There's no other way to make it efficient, says IBM's former chairman
In recent weeks we have seen heroic actions by financial regulators. From the Treasury Secretary to the Federal Reserve to the New York State insurance commissioner, public officials have worked tirelessly to control the chaos in the financial marketplace. Once again, it is clear that America has learned very well how to respond to crises.
But is that all we have learned? It's a question we need to ask ourselves and our candidates for President and Congress. Amid the ongoing turmoil, it seems obvious we must reinvent our government and create an efficient system that can anticipate and avoid major crises. Despite many opportunities, however, this is not a lesson we have taken to heart. Whether the task is fixing health care, upgrading K-12 education, bolstering national security, or a host of other missions, the U.S. is better at patching problems than fixing them. Part of the reason is that we have two parties lacking comity and a sense of shared national responsibility. But beyond the partisan divide, I would argue that the processes of government are broken, preventing us from taking responsible actions.
Visit USA.gov and you'll find thousands of directorates, agencies, boards, offices, and services replete with overlapping responsibilities, ancient priorities, and divided accountability. We do not need Departments of Commerce, Labor, and Education; we need a single Department of Skills that will promote an integrated approach to global competitiveness. Our military should be trained and structured around missions, not the elements of air, water, and land. That requires fundamental change, but instead, the Defense Dept. has established an overlay of "commands" to compensate for organizational deficiencies. Does it make sense, in 2008, even to have a Bureau of Alcohol, Tobacco, Firearms & Explosives? If so, why is it part of the Treasury Dept.?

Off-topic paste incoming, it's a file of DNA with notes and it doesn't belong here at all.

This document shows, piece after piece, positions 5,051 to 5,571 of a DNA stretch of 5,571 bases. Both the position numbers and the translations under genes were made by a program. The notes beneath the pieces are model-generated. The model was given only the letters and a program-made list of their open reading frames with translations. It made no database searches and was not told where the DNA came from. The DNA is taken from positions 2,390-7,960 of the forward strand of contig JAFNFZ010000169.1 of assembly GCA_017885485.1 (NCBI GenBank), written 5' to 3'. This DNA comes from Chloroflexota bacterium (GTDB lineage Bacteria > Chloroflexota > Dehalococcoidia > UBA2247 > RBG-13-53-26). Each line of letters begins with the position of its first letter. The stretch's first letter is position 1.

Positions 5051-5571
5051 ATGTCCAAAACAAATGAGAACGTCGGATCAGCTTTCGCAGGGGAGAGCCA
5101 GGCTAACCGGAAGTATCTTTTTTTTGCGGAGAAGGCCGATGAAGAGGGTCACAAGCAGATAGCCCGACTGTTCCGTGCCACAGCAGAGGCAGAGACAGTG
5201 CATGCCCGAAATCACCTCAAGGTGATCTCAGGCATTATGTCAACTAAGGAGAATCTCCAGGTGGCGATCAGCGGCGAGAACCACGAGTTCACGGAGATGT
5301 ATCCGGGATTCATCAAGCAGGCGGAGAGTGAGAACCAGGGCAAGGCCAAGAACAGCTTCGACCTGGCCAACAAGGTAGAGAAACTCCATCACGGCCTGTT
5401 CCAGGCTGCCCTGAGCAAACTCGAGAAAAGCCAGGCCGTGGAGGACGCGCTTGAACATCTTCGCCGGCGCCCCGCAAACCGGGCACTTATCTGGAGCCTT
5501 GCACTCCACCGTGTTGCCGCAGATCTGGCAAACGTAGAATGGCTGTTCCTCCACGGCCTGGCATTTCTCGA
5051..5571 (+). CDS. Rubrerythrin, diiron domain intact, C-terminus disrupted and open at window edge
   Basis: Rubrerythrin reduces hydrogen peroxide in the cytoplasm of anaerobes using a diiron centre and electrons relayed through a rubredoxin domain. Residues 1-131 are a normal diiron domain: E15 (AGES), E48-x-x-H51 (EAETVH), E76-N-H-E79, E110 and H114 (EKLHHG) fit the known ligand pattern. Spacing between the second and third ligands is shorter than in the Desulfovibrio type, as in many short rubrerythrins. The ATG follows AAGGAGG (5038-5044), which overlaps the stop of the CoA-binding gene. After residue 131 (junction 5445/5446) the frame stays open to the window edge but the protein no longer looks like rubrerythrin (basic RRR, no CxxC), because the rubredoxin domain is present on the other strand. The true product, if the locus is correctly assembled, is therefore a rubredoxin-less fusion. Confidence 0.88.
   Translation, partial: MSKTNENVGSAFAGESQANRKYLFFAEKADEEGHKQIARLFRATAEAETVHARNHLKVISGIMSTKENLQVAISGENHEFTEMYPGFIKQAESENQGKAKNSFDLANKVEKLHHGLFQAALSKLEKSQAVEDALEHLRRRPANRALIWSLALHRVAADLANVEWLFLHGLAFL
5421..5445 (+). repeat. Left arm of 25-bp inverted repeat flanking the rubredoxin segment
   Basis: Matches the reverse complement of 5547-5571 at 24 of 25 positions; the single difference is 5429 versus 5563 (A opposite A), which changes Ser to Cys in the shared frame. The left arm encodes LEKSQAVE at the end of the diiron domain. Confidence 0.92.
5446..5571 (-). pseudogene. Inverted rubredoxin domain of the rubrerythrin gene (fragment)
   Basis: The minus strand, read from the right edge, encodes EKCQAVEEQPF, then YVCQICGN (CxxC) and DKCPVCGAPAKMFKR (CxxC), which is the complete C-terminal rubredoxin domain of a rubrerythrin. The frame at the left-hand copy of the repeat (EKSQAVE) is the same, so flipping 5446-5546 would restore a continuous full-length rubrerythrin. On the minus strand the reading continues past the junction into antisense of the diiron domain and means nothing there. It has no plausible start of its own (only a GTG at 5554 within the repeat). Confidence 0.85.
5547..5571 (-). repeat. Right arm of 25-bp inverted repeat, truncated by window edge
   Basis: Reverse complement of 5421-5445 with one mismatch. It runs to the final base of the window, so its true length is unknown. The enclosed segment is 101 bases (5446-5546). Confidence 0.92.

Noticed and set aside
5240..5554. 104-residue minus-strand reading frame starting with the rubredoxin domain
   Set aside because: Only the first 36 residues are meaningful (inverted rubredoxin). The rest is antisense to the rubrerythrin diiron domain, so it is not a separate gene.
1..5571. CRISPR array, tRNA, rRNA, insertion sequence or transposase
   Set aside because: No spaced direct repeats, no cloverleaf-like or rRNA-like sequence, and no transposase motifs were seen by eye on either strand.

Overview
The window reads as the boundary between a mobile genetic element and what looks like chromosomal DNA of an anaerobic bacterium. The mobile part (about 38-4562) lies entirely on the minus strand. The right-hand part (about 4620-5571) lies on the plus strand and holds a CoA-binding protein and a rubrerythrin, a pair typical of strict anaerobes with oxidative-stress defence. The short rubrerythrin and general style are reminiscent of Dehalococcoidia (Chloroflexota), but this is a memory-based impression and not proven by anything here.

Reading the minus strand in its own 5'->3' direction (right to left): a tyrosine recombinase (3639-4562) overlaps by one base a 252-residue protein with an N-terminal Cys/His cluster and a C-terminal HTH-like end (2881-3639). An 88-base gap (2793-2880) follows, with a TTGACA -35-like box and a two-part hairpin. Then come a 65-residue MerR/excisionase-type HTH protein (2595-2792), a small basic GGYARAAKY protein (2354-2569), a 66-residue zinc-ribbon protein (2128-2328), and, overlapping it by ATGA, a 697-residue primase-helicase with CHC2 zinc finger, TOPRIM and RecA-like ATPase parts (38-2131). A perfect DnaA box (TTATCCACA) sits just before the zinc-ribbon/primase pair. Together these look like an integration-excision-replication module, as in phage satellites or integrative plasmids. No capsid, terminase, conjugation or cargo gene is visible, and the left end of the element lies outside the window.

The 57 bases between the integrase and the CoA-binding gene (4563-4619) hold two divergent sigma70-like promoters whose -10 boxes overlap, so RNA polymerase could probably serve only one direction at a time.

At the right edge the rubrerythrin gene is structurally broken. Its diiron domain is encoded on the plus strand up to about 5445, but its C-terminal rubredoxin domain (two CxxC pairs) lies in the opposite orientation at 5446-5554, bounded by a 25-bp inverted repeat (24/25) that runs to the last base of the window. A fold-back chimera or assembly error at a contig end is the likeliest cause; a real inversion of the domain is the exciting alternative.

Then there's the financial sector. Behind the debacles at Bear Stearns (BSC), Fannie Mae (FNM), Freddie Mac (FRE), Lehman Brothers (LEH), and Merrill Lynch (MER) lies a startling failure to modernize our regulatory systems, despite obvious changes in the financial markets. Ben Bernanke and his colleagues at the Federal Reserve have done an extraordinary job in the past 12 months, but the regulatory processes in place are ad hoc and depend on leaders undertaking risky initiatives. Now more than ever, we need a single federal organization to oversee all of our financial institutions.
If our new President and our congressional leaders accept the need to reinvent the federal government, it will take a bipartisan, multiyear effort that draws on the experience of our business community. I would like to see a team of business leaders and experienced government staff led by two co-chairs: one business executive and one former high-level Washington official. This reengineering team would report to the President and four to six congressional leaders, who would meet once a month to review its analyses and recommendations.
If the idea sounds familiar, it's because we tried this approach once before, under President Ronald Reagan. I'm thinking of the 1982 Grace Commission, which was led by 161 top executives from the private sector. The commission concluded that nearly one-third of all taxes collected by the federal government are squandered through inefficiency. And it came up with 2,478 recommendations that, together, might have transformed the basic processes of government while saving hundreds of billions of dollars. Few of the recommendations were ever tried.
Today, the goals of such a commission would be different but the spirit would be the same. Would it succeed? If nothing else, the gravity of the current financial and economic crisis might force new leaders to study the panel's findings and strive to make government more effective. The future of our country may hang in the balance.